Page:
All Saints Day” is always celebrated on November 1, foll“owing the celebration of Halloween on October 31. The two are interconnected.
Halloween began as the Pagan “Feast of the Dead”. Some historians trace Halloween to the Pagan “Sanshein” (Sows in) or “Summer’s End”. Long ago, people thought that the end of the summer, which marked the end of the growing season, was also the time, when evil spirits and the departed souls of the dead, which could hurt and harm, could more easily move into the realm of this world.
Added to this thought, was the practice in Ireland and Scotland in celebrating, by having young people dress up in costumes and go house to house and recite songs in exchange for food. At this time, at “Summer’s End” (October 31), it was also believed, that the evil sprits and departed souls of the dead that had entered the world, could now be warded off by human wanderers dressed in disguise. To this was added the playing of pranks and giving credit to evil spirits and supernatural beings. All of this has now become a part of the celebration of Halloween, on October 31.
The Christian Church responded by instituting “All Saints Day”, being celebrated on November 1, by Pope Gregory III (731-741). The Church wanted Christians to stop focusing on the dead and evil spirits, and instead, focus on Christ and the Resurrection, and the Saints. A “Saint” is one of the faithful, or a holy one, (especially one who has run the good race and fought the good fight, and been called home before us). With “All Saints Day” celebrated on November 1, “Summer End” then became, “All Hallows Eve” – the eve before “All Saints Day”. Isn’t it interesting that the world has kept the celebration of Halloween (Without Christ and the Resurrection) and also, that the Christian Church has kept the celebration “All Saints Day” and even made the First Sunday in November “All Saints Sunday”?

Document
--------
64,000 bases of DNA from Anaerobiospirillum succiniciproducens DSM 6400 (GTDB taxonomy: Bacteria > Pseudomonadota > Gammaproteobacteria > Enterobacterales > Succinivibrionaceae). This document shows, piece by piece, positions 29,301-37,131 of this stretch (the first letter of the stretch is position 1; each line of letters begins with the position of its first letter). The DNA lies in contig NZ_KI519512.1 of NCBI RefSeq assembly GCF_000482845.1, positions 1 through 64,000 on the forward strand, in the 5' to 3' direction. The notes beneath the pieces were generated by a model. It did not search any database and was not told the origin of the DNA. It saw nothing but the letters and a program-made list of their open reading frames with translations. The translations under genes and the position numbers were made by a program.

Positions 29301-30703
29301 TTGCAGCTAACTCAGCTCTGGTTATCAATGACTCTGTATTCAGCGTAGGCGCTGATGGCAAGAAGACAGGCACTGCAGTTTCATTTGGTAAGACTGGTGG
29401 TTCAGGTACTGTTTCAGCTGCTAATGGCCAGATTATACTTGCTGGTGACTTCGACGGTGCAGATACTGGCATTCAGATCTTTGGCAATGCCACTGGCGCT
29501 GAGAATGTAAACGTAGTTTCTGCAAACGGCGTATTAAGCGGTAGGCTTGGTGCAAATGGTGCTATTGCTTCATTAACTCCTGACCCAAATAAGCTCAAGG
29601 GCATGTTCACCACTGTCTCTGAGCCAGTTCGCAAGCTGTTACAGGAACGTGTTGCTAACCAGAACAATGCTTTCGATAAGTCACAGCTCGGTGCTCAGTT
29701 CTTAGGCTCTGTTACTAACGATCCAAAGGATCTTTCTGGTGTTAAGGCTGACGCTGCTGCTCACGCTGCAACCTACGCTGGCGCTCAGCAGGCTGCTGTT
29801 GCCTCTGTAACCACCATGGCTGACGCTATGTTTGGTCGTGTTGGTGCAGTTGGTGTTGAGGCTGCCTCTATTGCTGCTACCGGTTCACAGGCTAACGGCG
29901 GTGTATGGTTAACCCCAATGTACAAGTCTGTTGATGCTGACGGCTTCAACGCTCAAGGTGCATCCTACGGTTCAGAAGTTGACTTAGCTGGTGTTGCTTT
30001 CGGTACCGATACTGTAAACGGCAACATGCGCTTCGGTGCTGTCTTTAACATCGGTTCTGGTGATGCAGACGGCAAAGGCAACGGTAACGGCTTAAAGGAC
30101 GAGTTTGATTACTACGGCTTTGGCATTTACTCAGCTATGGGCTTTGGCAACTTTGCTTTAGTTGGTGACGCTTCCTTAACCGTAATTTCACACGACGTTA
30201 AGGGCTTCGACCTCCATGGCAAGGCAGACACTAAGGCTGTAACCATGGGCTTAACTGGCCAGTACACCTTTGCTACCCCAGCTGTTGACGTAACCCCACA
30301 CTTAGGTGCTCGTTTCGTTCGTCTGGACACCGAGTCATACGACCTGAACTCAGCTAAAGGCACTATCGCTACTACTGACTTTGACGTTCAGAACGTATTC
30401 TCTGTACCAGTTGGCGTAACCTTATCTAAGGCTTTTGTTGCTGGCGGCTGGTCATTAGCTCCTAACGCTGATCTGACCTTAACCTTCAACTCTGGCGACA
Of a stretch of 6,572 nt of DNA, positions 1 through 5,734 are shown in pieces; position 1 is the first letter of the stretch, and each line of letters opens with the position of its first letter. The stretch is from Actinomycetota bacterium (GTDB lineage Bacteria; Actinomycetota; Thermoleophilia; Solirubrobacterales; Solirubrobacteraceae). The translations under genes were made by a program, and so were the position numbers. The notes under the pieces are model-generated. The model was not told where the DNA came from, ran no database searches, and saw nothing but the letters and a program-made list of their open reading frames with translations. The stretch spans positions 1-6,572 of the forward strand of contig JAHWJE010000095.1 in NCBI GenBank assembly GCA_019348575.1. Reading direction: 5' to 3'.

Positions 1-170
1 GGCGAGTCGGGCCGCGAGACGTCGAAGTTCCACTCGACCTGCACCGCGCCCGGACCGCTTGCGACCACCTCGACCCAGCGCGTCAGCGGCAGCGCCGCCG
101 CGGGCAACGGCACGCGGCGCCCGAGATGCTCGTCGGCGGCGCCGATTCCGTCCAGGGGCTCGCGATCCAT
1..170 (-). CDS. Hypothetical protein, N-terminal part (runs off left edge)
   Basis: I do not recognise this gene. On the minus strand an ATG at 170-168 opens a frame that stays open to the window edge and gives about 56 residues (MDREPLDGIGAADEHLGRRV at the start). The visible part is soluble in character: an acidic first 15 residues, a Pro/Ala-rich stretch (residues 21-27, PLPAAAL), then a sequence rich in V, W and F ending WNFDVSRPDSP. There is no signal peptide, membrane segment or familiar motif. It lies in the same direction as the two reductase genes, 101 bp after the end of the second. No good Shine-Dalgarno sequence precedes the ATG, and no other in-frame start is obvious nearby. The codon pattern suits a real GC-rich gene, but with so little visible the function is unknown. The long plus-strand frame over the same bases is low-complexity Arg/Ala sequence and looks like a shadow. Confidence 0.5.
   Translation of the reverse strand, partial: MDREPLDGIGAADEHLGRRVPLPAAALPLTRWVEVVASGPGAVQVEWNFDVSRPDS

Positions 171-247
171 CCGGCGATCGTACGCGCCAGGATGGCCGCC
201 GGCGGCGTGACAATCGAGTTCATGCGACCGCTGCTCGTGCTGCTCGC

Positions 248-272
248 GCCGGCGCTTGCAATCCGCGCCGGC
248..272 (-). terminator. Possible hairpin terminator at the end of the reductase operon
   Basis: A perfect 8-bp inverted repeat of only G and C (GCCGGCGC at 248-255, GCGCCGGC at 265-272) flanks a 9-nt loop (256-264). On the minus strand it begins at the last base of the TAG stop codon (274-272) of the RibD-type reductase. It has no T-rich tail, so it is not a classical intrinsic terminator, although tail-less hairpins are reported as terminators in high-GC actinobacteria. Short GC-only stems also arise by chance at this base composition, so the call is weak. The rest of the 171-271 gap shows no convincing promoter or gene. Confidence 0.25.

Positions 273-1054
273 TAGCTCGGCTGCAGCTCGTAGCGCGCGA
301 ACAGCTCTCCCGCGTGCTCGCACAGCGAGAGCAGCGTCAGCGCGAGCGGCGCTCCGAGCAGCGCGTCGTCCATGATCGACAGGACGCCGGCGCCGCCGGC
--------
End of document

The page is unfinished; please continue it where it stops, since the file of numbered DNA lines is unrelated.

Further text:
We as Lutherans consider all the faithful of the past, the present, and the future, to be a Saint, or a holy one of God. What makes us holy is not what we do, but rather, the faith our God has given to us, and we have received by His grace. We as Christians celebrate the “Communion of Saints” each Sunday in the Divine Service, as the Kingdom of Glory unites with the Kingdom of Grace in, with, and under Christ.
The fallen and broken world will always try to convince us Christians that we are to focus on the darkness of the dead and evil sprits that can hurt and harm us, causing us to live in doubts and fear. Our God would instead, have us as Christians not live in doubts and fear. But rather, in peace, with faith and trust in our God’s words and promises, and our Lord Jesus Christ’s victories over: sin, Satan and all the evil Spirits of darkness, and even death and the power of the grave, on the Cross and at the Empty tomb. Since we are “children of the Light”, our God would have live in the Light (Christ), and not in darkness, ever reminding us that Light is always more powerful than darkness, that darkness always gives way to Light, and that there is no darkness in this life and world so dark, that His Light and love cannot over come it and over power it.
Have a Great November Pastor Brad Rick